The website for whistle-blowers, Wikileaks is apparently not bothered by the arrest today of a US Army analyst who has been arrested on suspicion of leaking classified material to the website, according to the BBC.
The US Army's detention of Bradley Manning was arrested in Kuwait and was "placed in pre-trial confinement for allegedly releasing classified information".
Wikileaks founder Julian Assange told the BBC that they could and would not confirm or deny who the source of the original leak was. "We do not know if Mr Manning is a source, but we understand there are allegations that are being taken seriously so we are naturally inclined to try to defend [him]."
One video that was put on the website shows a US Apache helicopter killing up to a dozen people, including two journalists, in Baghdad during 2007. It's reported that two children were seriously injured in the attack.
It's been reported that it was a hacker who Mr Manning had contacted who revealed his identity to the US authorities over concerns for US national security and not wanting to be seen to "obstruct justice".
Wikileaks meanwhile have said that no other potential whistle-blowers should be put off posting to the website, adding that they never divulge their sources. They added "The site does not collect information about its sources and uses numerous web servers scattered around the world to host content."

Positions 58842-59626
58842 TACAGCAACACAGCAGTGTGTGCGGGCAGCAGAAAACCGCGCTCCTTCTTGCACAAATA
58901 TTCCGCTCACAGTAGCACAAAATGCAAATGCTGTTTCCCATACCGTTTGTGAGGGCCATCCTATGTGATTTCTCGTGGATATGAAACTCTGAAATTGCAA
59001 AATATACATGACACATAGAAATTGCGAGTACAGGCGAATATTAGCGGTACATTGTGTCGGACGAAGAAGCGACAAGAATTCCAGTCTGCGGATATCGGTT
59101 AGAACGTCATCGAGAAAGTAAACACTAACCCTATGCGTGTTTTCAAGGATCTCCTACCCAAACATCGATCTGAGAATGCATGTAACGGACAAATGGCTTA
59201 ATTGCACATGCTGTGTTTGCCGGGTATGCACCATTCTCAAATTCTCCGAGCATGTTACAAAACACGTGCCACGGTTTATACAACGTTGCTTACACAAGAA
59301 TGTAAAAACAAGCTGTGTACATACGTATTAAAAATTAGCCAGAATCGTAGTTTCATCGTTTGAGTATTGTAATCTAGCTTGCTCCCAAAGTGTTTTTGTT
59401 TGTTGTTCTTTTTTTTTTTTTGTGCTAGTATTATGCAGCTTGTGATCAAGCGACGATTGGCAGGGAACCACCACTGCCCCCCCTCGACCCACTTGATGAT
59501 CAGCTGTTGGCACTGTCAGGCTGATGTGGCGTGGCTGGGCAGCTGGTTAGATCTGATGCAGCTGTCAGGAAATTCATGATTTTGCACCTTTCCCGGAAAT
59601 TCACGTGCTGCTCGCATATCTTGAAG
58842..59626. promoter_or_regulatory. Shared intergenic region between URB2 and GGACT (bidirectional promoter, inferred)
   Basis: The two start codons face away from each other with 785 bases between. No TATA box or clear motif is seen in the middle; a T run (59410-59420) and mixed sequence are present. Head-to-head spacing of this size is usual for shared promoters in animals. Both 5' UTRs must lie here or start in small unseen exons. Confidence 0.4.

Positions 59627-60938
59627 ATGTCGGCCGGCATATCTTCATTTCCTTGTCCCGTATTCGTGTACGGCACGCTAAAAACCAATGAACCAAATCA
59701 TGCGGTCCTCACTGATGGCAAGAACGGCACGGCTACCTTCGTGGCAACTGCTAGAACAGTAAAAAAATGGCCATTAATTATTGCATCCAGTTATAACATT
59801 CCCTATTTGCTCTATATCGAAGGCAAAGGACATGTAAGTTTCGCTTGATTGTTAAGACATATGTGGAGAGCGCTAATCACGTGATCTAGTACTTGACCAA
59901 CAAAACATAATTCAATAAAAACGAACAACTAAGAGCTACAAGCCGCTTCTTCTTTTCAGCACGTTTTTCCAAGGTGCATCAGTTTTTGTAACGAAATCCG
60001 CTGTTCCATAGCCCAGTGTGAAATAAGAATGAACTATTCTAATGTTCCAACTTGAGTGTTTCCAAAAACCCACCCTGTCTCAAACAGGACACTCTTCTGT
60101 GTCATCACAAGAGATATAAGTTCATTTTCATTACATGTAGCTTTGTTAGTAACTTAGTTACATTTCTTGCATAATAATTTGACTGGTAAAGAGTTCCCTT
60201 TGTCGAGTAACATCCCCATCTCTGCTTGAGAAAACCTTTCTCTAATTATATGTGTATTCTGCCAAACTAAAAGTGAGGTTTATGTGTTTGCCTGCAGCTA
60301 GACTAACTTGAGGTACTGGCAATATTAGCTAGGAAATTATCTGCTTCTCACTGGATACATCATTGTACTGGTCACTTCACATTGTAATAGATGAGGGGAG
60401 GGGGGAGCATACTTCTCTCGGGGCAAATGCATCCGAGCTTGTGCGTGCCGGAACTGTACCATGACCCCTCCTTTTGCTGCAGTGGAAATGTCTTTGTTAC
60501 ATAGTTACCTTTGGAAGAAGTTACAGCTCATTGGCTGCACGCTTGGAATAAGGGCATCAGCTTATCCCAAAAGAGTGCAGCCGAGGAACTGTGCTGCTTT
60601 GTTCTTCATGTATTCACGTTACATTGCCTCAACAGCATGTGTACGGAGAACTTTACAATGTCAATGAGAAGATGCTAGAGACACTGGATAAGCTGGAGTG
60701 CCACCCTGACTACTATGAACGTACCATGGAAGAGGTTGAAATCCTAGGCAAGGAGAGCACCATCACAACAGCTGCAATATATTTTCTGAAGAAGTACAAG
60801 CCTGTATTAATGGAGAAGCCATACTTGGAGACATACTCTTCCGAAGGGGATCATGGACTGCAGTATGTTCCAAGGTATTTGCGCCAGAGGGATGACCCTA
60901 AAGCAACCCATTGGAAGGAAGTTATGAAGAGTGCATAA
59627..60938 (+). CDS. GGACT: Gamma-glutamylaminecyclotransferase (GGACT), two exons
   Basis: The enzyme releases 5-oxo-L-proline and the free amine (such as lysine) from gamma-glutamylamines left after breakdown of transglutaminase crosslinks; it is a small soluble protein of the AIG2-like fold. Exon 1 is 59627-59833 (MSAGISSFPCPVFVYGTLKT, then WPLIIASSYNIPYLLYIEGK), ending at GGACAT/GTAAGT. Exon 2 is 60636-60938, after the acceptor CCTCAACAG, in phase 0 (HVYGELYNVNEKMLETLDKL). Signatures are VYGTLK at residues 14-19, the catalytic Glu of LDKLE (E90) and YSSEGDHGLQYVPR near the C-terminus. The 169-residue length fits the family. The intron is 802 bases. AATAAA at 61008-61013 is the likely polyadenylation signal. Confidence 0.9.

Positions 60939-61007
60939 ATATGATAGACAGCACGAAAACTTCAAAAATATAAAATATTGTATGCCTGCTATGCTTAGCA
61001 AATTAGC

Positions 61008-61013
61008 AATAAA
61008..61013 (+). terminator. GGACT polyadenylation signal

The website was launched in 2006 and built a strong reputation since. In November 2009 it "published what it said were 573,000 intercepted pager messages sent during the 9/11 attacks in the United States" according to the BBC.
Earlier this year they published a 2008 Pentagon report saying that the site was a "threat to the US Army" though it's hardly surprising that US authorities wouldn't like such a website.
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